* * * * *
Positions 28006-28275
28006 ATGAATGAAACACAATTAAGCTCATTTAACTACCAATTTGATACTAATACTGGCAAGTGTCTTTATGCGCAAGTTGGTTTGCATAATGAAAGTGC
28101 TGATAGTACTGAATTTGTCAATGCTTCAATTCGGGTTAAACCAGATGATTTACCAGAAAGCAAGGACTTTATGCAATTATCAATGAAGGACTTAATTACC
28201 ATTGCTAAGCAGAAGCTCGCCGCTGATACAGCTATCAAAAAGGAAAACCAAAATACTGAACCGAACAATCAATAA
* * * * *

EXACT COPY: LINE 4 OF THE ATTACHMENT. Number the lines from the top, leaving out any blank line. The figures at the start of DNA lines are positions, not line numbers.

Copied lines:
28201 ATTGCTAAGCAGAAGCTCGCCGCTGATACAGCTATCAAAAAGGAAAACCAAAATACTGAACCGAACAATCAATAA